By Michael Howell
Tim Hunter, former owner, with his wife Shelley, of the Bitterroot River Bed and Breakfast, was selected as the new Town Councilor for Ward 1 in Stevensville. Hunter will be filling the seat being vacated by Councilor Ron Klaphake, who is taking on the position of Municipal Court Judge.
Only one application was received for the Ward 1 council seat by the deadline for application submissions and a few people raised questions about the process, suggesting that the timeline was “rushed” or that the application process should have been extended in order to seek more applicants.
Mayor Gene Mim Mack defended the process and described it in detail. He said that the opening was advertised in the local newspaper on June 18 and again on June 25 as well as being posted on the Town’s website and on the notice board outside Town Hall, as well as being announced at Council meetings. He said that the process was clearly set out in Town policy adopted in 2010 and with state law.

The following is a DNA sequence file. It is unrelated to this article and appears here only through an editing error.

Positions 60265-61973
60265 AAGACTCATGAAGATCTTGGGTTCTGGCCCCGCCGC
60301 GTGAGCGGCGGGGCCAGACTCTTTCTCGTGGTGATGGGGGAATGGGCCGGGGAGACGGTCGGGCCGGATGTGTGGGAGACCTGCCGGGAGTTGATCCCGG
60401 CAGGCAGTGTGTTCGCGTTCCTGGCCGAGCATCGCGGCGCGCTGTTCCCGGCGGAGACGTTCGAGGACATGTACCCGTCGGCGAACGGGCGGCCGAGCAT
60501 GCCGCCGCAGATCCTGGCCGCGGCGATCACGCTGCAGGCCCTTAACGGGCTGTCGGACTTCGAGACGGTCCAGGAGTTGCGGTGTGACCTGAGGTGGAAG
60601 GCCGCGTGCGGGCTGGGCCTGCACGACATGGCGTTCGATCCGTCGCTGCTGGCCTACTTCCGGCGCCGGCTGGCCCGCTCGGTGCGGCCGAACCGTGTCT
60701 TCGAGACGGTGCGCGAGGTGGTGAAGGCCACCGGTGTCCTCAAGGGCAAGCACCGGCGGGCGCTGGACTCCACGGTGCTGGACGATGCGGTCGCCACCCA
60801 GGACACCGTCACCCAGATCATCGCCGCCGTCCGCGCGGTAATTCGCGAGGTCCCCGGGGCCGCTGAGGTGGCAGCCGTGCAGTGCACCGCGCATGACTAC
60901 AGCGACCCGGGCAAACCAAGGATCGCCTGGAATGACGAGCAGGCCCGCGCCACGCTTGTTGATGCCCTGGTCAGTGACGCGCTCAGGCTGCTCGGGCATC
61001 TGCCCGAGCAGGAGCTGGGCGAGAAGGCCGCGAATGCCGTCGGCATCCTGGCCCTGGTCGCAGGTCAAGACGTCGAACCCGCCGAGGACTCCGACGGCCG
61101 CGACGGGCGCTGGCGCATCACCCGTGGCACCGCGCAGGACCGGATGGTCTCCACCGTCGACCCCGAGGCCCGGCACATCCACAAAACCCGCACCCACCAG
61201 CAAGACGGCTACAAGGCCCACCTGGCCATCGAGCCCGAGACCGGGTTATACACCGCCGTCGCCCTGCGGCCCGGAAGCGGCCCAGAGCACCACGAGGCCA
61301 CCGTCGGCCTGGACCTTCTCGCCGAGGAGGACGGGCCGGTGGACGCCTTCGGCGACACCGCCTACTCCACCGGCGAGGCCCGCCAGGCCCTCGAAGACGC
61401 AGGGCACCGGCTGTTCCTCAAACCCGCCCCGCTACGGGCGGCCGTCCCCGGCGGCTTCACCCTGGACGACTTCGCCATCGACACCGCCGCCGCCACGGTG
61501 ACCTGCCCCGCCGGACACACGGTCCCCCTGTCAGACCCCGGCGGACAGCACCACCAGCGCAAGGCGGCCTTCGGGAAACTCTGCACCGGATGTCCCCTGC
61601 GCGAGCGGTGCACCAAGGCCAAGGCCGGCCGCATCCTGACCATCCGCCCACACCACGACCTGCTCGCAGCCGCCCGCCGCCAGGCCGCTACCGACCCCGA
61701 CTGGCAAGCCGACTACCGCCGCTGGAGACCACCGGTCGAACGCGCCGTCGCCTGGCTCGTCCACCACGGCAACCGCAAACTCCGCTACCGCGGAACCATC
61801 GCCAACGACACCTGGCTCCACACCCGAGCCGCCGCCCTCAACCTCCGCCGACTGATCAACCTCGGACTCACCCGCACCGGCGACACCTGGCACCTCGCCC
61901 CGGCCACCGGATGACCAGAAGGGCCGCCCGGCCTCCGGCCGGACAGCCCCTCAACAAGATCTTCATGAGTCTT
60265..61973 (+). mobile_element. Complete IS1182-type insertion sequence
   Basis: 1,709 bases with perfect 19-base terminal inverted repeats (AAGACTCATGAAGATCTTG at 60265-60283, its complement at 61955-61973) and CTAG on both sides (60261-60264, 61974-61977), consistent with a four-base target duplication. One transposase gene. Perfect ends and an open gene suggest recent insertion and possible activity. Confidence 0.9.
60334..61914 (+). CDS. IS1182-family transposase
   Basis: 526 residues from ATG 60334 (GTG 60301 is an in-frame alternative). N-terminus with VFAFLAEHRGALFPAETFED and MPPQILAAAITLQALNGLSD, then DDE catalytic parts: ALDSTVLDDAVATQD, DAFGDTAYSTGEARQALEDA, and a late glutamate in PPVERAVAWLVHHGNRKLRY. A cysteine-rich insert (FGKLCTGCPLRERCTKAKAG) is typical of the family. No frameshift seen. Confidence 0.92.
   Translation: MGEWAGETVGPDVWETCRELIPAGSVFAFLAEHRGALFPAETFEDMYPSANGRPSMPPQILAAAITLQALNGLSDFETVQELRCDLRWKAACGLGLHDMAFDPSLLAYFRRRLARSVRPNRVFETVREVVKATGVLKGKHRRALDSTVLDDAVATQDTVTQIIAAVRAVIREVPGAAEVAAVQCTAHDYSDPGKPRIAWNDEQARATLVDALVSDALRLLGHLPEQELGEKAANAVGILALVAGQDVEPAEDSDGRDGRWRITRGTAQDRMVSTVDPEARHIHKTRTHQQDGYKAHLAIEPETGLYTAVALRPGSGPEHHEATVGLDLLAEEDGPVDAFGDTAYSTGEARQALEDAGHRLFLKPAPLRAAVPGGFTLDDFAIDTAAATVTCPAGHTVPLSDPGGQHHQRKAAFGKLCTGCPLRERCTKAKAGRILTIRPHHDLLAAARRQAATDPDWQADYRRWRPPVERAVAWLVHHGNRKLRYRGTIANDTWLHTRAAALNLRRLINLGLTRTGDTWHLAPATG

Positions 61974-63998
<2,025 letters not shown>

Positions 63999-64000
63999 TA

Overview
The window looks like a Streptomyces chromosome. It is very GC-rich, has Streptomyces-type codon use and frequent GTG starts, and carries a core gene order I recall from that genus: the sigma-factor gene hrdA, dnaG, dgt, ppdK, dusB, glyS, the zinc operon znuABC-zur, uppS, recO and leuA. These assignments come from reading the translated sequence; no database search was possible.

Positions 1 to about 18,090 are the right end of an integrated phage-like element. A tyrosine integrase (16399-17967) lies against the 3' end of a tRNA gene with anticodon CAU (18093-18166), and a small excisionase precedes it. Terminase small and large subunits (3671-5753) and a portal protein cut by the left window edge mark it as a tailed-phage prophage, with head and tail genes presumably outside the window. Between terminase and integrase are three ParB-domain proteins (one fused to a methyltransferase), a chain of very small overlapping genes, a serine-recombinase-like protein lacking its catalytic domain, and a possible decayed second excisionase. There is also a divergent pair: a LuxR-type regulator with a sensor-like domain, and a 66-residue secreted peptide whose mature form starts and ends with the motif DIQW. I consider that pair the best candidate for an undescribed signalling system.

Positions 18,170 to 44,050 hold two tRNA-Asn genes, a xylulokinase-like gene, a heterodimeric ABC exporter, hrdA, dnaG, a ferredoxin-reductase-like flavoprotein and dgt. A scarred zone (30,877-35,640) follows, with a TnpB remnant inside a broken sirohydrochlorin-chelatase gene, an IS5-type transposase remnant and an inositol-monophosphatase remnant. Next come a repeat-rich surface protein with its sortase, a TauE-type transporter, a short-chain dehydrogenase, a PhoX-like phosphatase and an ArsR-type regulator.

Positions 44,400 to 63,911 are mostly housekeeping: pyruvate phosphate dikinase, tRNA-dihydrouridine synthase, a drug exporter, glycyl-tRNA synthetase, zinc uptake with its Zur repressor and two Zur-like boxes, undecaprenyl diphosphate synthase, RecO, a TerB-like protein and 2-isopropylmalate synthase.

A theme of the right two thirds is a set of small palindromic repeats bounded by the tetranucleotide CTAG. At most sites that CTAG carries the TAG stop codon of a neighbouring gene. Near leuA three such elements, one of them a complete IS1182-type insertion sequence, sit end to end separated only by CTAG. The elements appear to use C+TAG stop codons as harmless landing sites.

The Mayor noted the rules state that the Council President should be notified of any vacancy or “potential vacancy” and that this was done. The rules state that the Council shall commence action to appoint a replacement prior to vacancy, if possible, to ensure that voters are not deprived of representation during the process. He said state law requires that an appointment be made within 20 days of any vacancy.
“The council’s method is in compliance with state law and with its own rules and will prevent any lack of representation for the people living in Ward 1,” said Mim Mack.